There was certainly no let up in his creativity. Also in 2004 he released the concept album “A Gent Agent” on tiny German label Laboratory Instinct. The 2005 album “Exquisite Corpse” on Mush album featured the likes of TTC, Mike Ladd, MF Doom. Ninja signed Daedelus for UK/Europe (a relationship which has reached its full expression on “Love To Make Music To,” his first album for the label worldwide and put together with the help of their team). In 2006 “Denies the Days Demise” came out, a record showcasing his love of Brazilian music. Last year he released his first live album, “Live At the Low End Theory,” and “The Fairweather Friends EP”. Later this year will see the release of his collaboration with his wife, Laura Darling, as Long Lost!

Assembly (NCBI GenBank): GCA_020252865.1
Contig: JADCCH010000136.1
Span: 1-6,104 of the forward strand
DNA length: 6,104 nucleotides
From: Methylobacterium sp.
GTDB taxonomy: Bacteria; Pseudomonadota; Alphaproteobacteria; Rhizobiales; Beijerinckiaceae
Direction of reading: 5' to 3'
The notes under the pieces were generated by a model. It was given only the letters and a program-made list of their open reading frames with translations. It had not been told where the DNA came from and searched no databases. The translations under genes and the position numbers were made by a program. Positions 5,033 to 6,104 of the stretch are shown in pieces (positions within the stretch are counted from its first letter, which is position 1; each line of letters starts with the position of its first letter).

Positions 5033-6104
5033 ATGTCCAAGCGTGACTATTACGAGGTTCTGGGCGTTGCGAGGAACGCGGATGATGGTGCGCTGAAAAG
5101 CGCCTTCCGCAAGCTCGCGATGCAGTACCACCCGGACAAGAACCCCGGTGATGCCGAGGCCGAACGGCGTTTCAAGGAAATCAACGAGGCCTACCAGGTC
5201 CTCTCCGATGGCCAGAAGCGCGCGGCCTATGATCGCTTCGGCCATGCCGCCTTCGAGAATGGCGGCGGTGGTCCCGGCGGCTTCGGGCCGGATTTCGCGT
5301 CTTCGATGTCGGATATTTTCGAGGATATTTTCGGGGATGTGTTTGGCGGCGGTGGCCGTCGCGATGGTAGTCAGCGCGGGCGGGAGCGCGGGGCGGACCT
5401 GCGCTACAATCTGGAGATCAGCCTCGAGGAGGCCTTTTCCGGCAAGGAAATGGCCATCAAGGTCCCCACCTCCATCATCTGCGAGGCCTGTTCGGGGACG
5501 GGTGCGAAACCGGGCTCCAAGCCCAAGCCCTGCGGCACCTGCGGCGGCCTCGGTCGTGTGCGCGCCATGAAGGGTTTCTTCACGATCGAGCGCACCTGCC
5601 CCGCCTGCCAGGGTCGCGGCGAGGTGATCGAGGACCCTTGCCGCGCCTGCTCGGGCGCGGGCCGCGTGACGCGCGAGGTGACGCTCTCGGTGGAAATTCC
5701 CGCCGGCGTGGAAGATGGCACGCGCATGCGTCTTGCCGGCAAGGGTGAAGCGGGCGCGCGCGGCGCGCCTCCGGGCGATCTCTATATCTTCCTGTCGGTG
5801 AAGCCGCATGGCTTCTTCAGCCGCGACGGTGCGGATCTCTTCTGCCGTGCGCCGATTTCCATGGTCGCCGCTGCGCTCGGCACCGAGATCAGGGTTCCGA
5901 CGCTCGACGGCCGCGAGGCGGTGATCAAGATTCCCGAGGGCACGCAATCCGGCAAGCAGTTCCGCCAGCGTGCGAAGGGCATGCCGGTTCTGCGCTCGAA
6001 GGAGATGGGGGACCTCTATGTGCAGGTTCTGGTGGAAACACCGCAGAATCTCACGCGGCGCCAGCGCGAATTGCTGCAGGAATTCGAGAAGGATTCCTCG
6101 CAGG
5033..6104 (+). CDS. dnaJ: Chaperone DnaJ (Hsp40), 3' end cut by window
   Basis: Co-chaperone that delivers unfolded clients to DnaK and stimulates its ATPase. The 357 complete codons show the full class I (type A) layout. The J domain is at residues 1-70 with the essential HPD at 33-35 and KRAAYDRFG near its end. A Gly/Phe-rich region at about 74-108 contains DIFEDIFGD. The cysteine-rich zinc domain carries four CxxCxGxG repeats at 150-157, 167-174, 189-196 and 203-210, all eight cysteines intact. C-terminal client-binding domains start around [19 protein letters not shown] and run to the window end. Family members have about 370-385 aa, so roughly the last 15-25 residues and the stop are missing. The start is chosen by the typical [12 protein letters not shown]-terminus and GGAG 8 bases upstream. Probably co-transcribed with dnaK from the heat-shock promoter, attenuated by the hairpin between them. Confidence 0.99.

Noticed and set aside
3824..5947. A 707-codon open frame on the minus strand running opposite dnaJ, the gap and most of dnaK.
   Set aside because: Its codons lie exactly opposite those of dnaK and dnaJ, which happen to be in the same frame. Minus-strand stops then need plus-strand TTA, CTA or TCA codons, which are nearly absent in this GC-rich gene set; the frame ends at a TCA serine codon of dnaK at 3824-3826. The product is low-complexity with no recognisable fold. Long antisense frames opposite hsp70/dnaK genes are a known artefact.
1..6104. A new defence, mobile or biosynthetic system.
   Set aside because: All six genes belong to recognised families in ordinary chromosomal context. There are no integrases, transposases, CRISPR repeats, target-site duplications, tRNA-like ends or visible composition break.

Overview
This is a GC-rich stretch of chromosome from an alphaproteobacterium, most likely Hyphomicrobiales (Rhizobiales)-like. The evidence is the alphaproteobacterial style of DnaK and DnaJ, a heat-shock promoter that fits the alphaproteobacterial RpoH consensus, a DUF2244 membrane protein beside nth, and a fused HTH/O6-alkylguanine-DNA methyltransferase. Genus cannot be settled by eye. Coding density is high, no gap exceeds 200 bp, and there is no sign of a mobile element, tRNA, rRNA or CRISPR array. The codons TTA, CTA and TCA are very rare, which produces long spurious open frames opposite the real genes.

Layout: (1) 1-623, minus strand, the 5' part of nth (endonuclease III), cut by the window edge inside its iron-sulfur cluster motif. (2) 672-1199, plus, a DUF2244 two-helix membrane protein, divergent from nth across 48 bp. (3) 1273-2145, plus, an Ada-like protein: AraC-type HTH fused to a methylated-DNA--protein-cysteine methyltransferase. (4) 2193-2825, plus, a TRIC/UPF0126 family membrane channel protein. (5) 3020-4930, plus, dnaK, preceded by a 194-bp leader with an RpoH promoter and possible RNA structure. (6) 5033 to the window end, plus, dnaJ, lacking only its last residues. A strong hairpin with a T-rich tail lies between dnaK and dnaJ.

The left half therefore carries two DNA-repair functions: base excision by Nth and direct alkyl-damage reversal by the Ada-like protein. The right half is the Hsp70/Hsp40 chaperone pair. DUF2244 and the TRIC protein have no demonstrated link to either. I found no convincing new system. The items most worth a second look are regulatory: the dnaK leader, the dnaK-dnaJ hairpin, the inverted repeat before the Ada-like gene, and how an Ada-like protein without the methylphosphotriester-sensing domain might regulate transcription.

And while his reputation has grown internationally, his place in the LA scene has also solidified. The musician that many of the hottest names in the city turn to for everything from bass clarinet licks to advice on obscure electronics, Daedelus has worked extensively with Taz from Sa-Ra, the pair of them opening for the likes of DJ Assault, Justice and Two Live Crew as well as appearing in Erykah Badu’s most recent video.

As for “Love To Make Music To,” Daedelus says that this album is “the imaginary memory of a time that never was! It’s my drug/love record, harking back to that time in the YMCA in London, when I first heard rave…”

Daedelusis a flagship user for the Monome, a small MIDI device designed by engineers Brian Crabtree and Kelli Cain, that’s connected via USB cable to a MacBook running a Cycling ‘74 Max/MSP software program with the OSC protocol. The setup allows him to chop up dozens of tracks from his decade-long discography, remixing them into a furiously imaginative set.

series

myspace.com/daedelusdarling
daedelusmusic.com
discogs.com/artist/Daedelus